by Jeff Woods
Accusing voters of racism isn’t usually the best way to win their favor. That didn't stop Turner, who has earned a reputation for talking before he thinks. Specifically, he said racism is the cause of President Obama’s unpopularity in some parts of Tennessee.
“We’ve got a president up here whose color is not the right shade according to a lot of people, and they just hate him for that reason,” Turner said. “I was talking to a guy this morning at a filling station and it didn’t matter what Obama did, he’s not going to like it because Obama’s an African American. I told him, I said, ‘Look, he’s half-white. You ought to like half of him anyway.’ These people are dead set against him for that reason, and that's unfortunate. That's very unfortunate."
The executive committee laughed nervously at Turner's little joke. I was sitting next to the party’s communications director, Brandon Puttbrese, who tried to pretend everything was cool.
“Hey, how about this for a yard sign?” I whispered to Puttbrese. ‘‘Vote Obama. He’s Half-White.”
“Send me a mock-up,” he said, not especially amused.
It's undoubtedly true racism is behind some of the anti-Obama feelings out there (and we wrote about it after the '08 election) but that won't make Turner's remarks any less offensive to some voters should the GOP choose to publicize what he said. Lucky for Turner there were no TV cameras present. In fact, Pith in the Wind was the only media in attendance.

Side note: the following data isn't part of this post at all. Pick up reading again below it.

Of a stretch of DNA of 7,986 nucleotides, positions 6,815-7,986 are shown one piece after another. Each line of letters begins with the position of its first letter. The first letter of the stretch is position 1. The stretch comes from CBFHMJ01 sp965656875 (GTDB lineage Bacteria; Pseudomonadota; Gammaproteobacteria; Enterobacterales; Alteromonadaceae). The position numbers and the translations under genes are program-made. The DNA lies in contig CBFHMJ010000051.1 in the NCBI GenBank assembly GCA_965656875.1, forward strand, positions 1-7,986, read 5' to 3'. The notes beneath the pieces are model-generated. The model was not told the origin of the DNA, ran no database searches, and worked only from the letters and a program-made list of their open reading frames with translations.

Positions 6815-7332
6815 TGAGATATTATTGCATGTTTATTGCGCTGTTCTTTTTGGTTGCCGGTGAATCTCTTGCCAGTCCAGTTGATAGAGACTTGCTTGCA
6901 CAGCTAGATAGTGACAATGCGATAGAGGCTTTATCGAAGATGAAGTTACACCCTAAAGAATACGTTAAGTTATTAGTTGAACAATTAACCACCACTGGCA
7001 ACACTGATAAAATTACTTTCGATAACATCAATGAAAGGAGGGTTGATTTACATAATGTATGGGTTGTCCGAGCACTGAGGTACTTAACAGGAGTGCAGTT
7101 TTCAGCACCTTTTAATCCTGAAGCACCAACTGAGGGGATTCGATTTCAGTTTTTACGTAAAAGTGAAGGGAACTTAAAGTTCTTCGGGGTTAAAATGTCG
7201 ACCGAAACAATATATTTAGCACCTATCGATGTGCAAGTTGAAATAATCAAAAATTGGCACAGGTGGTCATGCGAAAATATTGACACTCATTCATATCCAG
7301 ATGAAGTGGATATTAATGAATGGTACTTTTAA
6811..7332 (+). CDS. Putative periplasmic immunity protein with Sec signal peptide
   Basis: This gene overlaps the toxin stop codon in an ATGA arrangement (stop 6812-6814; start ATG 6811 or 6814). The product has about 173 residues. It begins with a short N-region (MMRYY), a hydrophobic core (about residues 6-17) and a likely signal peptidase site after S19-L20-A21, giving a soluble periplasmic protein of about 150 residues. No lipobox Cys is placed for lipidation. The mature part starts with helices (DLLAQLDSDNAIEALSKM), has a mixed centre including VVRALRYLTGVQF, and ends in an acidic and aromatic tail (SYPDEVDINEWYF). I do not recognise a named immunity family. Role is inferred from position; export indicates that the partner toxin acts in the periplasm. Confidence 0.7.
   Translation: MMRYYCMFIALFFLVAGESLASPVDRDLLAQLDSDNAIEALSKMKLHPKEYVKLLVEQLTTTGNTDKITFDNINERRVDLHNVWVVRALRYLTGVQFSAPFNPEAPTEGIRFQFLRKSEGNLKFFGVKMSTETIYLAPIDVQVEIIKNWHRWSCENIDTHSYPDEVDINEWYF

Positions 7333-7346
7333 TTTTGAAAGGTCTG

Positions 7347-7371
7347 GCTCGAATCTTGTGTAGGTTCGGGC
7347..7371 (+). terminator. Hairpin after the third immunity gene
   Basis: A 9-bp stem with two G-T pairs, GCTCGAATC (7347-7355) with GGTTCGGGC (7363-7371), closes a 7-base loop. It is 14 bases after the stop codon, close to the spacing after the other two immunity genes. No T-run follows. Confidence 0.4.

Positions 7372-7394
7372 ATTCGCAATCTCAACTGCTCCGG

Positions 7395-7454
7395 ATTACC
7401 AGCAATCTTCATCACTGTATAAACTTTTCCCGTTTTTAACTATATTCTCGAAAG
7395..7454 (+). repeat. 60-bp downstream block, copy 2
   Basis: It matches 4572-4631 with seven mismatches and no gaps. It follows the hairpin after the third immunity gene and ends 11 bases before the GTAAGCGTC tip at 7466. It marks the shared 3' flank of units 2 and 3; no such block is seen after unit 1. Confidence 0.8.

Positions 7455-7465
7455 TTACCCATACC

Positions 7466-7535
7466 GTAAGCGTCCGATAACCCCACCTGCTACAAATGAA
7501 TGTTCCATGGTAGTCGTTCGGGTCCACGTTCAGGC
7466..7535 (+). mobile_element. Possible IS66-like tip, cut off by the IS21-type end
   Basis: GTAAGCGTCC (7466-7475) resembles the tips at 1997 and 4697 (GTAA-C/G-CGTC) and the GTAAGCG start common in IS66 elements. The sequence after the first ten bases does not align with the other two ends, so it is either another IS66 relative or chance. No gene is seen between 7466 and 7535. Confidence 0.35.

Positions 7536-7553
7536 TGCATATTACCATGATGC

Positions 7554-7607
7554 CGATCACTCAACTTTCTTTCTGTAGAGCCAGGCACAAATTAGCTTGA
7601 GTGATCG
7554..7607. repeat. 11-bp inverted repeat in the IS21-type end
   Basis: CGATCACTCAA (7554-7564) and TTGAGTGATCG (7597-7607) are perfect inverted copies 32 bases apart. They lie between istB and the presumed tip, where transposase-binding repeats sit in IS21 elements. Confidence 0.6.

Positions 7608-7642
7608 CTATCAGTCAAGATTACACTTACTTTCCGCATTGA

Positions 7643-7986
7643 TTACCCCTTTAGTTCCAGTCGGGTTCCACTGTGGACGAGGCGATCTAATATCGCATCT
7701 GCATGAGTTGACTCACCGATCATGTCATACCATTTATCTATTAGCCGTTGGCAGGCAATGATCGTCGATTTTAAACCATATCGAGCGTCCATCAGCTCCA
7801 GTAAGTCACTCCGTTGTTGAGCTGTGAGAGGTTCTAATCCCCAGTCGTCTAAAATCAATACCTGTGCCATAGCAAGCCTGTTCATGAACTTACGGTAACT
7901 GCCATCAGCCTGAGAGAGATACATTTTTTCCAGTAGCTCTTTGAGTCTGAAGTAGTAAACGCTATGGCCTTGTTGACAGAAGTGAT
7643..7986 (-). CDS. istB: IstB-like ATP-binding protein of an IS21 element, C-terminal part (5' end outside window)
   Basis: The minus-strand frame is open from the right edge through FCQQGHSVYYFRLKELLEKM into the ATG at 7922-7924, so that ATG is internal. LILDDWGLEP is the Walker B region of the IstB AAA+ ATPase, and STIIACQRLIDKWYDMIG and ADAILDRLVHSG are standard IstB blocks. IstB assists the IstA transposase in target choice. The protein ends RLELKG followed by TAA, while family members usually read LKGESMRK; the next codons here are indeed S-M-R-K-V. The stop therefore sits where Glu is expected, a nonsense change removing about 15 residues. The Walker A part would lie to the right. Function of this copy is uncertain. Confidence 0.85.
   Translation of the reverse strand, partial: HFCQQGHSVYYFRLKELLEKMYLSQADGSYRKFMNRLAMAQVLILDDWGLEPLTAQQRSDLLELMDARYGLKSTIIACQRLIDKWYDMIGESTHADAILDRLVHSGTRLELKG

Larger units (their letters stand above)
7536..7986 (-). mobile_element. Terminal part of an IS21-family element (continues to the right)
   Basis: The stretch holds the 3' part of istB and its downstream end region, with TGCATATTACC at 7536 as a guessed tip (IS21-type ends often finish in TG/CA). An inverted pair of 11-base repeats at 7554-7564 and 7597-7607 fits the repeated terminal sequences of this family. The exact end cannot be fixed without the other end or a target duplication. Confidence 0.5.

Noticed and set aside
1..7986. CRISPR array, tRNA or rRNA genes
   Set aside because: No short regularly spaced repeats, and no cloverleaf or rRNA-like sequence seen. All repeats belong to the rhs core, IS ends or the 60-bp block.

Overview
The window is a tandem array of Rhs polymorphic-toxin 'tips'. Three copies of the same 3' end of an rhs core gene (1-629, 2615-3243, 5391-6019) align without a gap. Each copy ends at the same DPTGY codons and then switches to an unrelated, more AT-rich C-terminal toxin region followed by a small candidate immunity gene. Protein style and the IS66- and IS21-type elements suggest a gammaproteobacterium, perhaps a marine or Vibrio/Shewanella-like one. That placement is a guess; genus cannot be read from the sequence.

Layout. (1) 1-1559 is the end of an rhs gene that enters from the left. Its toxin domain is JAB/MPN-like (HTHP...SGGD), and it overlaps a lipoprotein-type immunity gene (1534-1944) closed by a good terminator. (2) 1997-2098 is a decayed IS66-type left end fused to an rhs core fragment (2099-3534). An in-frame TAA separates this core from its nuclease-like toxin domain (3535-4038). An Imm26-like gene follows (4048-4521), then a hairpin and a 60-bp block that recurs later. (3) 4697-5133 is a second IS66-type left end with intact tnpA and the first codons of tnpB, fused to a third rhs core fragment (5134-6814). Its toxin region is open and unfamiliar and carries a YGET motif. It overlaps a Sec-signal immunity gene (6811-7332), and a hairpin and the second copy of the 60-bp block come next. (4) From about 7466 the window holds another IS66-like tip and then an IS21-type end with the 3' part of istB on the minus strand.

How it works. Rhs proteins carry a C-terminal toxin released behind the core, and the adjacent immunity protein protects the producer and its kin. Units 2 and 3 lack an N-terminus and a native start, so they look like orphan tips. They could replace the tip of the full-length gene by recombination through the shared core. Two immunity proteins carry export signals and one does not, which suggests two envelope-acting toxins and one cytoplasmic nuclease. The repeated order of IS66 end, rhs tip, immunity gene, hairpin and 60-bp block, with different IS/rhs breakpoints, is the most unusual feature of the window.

Oddly, Turner digressed into his discussion of racism after touting an upturn for Obama in some places in this state. Democrats here are so starved for good news that they were all atwitter at Saturday's meeting because the president suddenly seems a little more popular in Tennessee than any number of world history's most despised people.
Obama still trails Mitt Romney by 7-9 points in most polling, Democrats say, but that definitely beats the 15-point trouncing he took at the hands of John McCain in '08. And that’s helpful to Democrats in state legislative races — or at least it’s not quite '08’s crushing weight on the ticket.
Turner said: "In some of the rural counties in Middle Tennessee, Obama's within striking distance. That bodes well for our candidates. I’m going to be honest with you, in some areas of West Tennessee, he’s getting clobbered. ... I’m not going to tell you the president’s going to win this state."
Party chairman Chip Forrester said the president might even gain more ground in Tennessee before the election “if Romney keeps putting his foot in his mouth and talking about the 47 percent of the electorate that he doesn’t care about. So this is critical for down-ballot races. With the narrower margin that puts races in play that might not have been in play before.”
"The trends are in our favor," Forrester said.